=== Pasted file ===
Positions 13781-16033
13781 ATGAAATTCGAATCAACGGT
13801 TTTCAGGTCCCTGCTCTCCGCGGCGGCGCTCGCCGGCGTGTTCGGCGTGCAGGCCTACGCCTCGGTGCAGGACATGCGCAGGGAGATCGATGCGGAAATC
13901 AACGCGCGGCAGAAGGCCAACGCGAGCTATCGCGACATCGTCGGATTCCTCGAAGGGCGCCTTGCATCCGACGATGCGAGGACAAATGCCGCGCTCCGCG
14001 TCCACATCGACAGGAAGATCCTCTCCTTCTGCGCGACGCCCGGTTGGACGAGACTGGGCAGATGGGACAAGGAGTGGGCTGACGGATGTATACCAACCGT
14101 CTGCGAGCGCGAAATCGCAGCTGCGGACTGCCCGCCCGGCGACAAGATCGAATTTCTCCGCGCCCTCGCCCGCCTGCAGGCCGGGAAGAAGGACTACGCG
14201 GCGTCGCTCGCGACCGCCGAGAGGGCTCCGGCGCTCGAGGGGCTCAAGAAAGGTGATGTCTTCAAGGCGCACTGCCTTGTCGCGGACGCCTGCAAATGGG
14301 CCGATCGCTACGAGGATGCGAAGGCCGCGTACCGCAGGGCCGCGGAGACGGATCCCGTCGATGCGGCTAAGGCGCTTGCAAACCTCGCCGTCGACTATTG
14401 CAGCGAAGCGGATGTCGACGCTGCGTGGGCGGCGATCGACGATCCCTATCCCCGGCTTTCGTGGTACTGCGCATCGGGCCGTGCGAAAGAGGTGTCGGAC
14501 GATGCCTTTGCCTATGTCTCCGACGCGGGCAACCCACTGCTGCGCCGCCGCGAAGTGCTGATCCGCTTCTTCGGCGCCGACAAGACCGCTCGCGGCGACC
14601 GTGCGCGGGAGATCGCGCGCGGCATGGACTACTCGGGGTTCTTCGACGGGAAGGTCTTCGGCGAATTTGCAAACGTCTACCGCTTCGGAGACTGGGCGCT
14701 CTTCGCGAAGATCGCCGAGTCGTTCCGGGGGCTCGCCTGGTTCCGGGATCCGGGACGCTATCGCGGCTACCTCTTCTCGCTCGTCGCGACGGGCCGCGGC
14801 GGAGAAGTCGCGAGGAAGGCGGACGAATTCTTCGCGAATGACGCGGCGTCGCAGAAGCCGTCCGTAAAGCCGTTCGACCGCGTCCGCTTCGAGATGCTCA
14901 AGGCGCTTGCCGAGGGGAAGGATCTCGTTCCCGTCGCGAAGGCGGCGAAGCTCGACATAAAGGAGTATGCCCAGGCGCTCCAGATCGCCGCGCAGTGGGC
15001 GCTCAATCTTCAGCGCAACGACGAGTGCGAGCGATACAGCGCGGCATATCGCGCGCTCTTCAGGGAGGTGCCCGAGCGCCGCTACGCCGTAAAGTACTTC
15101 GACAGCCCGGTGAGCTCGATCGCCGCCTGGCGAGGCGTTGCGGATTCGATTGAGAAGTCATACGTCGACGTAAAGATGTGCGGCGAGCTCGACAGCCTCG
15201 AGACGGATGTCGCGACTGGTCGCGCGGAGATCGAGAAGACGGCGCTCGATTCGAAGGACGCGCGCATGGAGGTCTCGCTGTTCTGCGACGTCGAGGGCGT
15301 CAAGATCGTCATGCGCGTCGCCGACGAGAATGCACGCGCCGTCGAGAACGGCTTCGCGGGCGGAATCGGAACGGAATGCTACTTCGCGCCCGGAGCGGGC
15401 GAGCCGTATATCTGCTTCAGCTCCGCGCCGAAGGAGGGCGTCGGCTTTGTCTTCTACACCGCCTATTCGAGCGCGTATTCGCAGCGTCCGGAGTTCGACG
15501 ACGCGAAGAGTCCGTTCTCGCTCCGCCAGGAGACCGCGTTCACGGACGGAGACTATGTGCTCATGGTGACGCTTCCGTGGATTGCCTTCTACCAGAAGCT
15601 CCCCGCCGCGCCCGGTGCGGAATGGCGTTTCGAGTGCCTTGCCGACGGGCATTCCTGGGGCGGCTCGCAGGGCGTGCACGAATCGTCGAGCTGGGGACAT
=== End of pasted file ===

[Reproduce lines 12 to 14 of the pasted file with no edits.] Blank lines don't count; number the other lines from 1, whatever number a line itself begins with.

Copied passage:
14701 CTTCGCGAAGATCGCCGAGTCGTTCCGGGGGCTCGCCTGGTTCCGGGATCCGGGACGCTATCGCGGCTACCTCTTCTCGCTCGTCGCGACGGGCCGCGGC
14801 GGAGAAGTCGCGAGGAAGGCGGACGAATTCTTCGCGAATGACGCGGCGTCGCAGAAGCCGTCCGTAAAGCCGTTCGACCGCGTCCGCTTCGAGATGCTCA
14901 AGGCGCTTGCCGAGGGGAAGGATCTCGTTCCCGTCGCGAAGGCGGCGAAGCTCGACATAAAGGAGTATGCCCAGGCGCTCCAGATCGCCGCGCAGTGGGC